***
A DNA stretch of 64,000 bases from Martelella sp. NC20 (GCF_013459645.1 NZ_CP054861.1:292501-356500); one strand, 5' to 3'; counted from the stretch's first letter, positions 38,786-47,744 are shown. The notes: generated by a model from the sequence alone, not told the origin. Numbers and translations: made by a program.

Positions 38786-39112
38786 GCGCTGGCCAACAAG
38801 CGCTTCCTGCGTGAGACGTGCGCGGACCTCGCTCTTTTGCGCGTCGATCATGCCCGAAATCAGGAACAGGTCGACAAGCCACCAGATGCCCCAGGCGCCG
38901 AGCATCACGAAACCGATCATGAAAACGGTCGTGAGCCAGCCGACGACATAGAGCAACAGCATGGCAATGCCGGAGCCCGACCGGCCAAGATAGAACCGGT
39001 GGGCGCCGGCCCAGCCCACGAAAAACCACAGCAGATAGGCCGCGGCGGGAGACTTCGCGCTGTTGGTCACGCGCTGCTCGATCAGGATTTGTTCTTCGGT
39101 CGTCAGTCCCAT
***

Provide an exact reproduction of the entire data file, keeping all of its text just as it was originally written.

A DNA stretch of 64,000 bases from Martelella sp. NC20 (GCF_013459645.1 NZ_CP054861.1:292501-356500); one strand, 5' to 3'; counted from the stretch's first letter, positions 38,786-47,744 are shown. The notes: generated by a model from the sequence alone, not told the origin. Numbers and translations: made by a program.

Positions 38786-39112
38786 GCGCTGGCCAACAAG
38801 CGCTTCCTGCGTGAGACGTGCGCGGACCTCGCTCTTTTGCGCGTCGATCATGCCCGAAATCAGGAACAGGTCGACAAGCCACCAGATGCCCCAGGCGCCG
38901 AGCATCACGAAACCGATCATGAAAACGGTCGTGAGCCAGCCGACGACATAGAGCAACAGCATGGCAATGCCGGAGCCCGACCGGCCAAGATAGAACCGGT
39001 GGGCGCCGGCCCAGCCCACGAAAAACCACAGCAGATAGGCCGCGGCGGGAGACTTCGCGCTGTTGGTCACGCGCTGCTCGATCAGGATTTGTTCTTCGGT
39101 CGTCAGTCCCAT